Transformational Change in Couples Therapy


Today, I am exploring with you the exciting new frontier of Memory Re-consolidation in Couples Therapy. I am going to look at the distinction between two types of changes that occur as a result of the therapeutic journey of a couple. I will look at the distinction between “counteractive change” and “transformational change.”

“Counteractive change” as defined by Ecker, Ticic and Hulley in their book – Unlocking the Emotional Brain – is “the cultivation of preferred responses through new learning that suppresses and overrides unwanted responses.” They explain that this kind of change does not dissolve or nullify the existing old learning that produces the unwanted response. It is a decision we make to alter something in our lives, because we see it as more integrative, more useful, more mature, and we push ourselves into this shift in behavior. “Counteractive change” is incremental change, and it needs our ongoing awareness and management. It is change you must pay attention to at all times, and be vigilant about. It is called “counter-active” because it “counter acts” some deeper, transparent, limiting and implicit constraining belief. Counteractive change is not sustainable because it requires enormous continuous vigilance and alertness.

On the other hand, “tranformational change” exists in a completely different dimension. “Transformational change” is the kind of change that I call Level Three Learning. It is change based in cellular, neuro-biological change and therefore is internal and sustainable.

In order to take a closer look at “transformational change” let me go over the Four Levels of Learning Theory: the learnings span from Level Zero, no new learning at all, to Level One, the learning of a new skill that we do not know how to integrate in our life as it is, to Level Two which gives us a useful new skill that we integrate, and as a result we upgrade our life. Level Three Learning however is in a different dimension. It is “transformational change.” There is a before and there is an after. We are never the same person we were.

I am discovering with enormous enthusiasm, that when a couple is guided to embrace Level 3 Learning, genuine and dependable change occurs. This change is a visceral, cellular, internal shift, in which old implicit learnings, which underlie the couple’s “survival dance”, are dissolved, nullified or greatly weakened. Adaptive behaviors based on the old implicit learnings cease, and cannot recur as they once were. A new coherent, life-affirming and creative reality can be welcomed by the couple.

I am quoting Winston Churchill who says: “Out of intense complexities, intense simplicities emerge.” I have found to my utter amazement that indeed the knotty and complex tangle of the couple’s “survival knot”, with its intense complexities, dissolves and a stunningly simple, life-giving, and life-affirming reality sets in, a reality which has always existed and is now visible. It is Albert Einstein who said: “When the answer is simple, God is talking.” Our complex problems and conflicts do not get resolved, but rather they dissolve when we enter the dimension of the simple, basic truth of the nature of our being, our essential vital and connected nature.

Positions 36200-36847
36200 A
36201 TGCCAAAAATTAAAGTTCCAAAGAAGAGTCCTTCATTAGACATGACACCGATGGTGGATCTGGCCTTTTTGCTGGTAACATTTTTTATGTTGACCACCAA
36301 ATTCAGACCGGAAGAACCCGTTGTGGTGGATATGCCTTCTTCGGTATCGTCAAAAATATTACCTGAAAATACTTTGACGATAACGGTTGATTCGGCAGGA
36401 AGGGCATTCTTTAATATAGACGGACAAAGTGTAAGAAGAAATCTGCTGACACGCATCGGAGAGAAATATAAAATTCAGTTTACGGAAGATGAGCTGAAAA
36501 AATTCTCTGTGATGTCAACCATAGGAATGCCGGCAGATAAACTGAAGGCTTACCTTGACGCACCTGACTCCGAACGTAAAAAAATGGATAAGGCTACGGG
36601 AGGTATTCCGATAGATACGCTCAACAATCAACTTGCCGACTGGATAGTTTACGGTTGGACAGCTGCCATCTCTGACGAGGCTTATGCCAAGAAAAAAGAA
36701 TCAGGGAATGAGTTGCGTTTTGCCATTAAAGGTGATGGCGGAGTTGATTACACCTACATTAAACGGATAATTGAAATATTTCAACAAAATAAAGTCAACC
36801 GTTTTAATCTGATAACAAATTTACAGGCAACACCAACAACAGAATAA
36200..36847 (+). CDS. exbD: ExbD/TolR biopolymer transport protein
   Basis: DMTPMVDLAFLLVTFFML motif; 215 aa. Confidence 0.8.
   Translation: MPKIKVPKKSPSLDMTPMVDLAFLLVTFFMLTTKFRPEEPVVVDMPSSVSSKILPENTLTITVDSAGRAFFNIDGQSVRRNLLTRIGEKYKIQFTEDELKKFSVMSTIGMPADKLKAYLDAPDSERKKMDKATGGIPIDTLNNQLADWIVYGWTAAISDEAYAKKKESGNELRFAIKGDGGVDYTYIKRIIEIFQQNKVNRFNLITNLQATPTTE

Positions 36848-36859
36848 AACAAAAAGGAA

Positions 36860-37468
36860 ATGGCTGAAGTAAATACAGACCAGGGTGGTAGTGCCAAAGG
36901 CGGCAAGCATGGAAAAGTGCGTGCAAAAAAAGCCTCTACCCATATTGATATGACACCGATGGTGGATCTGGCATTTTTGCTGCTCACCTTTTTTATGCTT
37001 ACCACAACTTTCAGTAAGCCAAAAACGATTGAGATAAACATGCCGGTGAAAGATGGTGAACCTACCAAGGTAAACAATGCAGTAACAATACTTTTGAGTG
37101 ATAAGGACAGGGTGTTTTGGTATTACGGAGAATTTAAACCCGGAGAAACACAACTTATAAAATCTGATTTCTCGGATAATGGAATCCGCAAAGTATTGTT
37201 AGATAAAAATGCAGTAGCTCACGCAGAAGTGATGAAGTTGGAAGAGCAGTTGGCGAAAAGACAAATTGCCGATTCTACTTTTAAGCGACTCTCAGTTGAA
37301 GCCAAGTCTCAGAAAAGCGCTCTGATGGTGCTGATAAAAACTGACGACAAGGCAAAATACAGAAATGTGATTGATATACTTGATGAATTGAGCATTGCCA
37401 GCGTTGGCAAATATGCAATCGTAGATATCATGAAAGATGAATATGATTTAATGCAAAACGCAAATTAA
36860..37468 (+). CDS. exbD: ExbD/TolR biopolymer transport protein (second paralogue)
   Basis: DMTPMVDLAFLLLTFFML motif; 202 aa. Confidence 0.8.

The developmental journey then is to wake up to our essence. William James says: “Compared with what we ought to be, we are only half awake. Our fires are damped; our drafts are checked. We are making use of only a small part of our possible mental and physical resources.” Level Three Learning and “transformational change” wakes us up to our true potential as human beings. I am thinking about the charming Jewish legend from the Talmud. Here is how it goes:

“When we are in the womb, we are blessed with all-knowingness. We are awake to all the potentialities that life promises and offers. When we are born an angel gently puts a finger under our nose, and creates a little indentation. We forget everything. All of life then becomes a remembering.” Level Three Learning and “transformational change” is a remembering of a deeply known truth. And that is why it is dependable and sustainable change. It is a return to our essential beingness. It is like coming “home” after having lived “next door” for a while.

Today’s Tele-conference was inspired by a phone call I received from a young woman. I will call her T. This young woman and her husband volunteered to do a demonstration during the March Reunion session of the first Master Class in Washington D.C. The journey they took is the “Unraveling of the Survival Knot.”

Five months after the Reunion, T. called me. She wanted to say Thank You. She was grateful because she says: “I feel that my story has been re-written. It is as if my old narrative has been covered over by a completely new one. I feel transformed after our session with you. My relationship with my husband has a different feel to it. I feel like myself again, maybe for the first time.” She had experienced Level Three Learning, a kind of transformation which reminds me of the saying: “I used to be different…… Now I am the same.” This could be translated as: “I used to live unconsciously, from within the implicit messages of my survival adaptations, and now I am learning what it is like to be the living author of my real life.”

So I asked T. to write to me about her experience. And here is what she writes:

As cartographers of our lives, we sketch fragmentary impressions of the things that happen to us onto a language-memory map in our brains:
“this happened,” “there, on the marble steps,” “she was there,” “I felt that,” “better take this detour from now on.”

Over time, the Story of I-Myself emerges from these sketches, because our map contains the visual history of our lives.

Each continent, each neighborhood, each staircase shelters our younger selves encountering life.

Certainly, our map has enchanted streets and wild forests. But it charts, essentially, an escape route into the present.

Essentially, our life map is a survival map. And it is survival that guides us.

Hedy Schleifer posits that our map, as well as we know it, is incomplete.
To reveal the full map, she sponsors a deep encounter with one’s life. A pilgrimage into ourselves.

This pilgrimage dips us into the map of our lives under such conditions that our eyes see the same streets differently.

The terrain, once familiar, becomes novel.

And the brain is invigorated, and has no choice but to integrate the new story that emerges from the old landscape. We rewrite our story and are transformed.

The conditions that make transformation possible begin in Hedy’s preamble.

Before embarking on your journey, she assures that you, a historian and expert on yourself, are about to uncover something fundamental and entirely new about your life.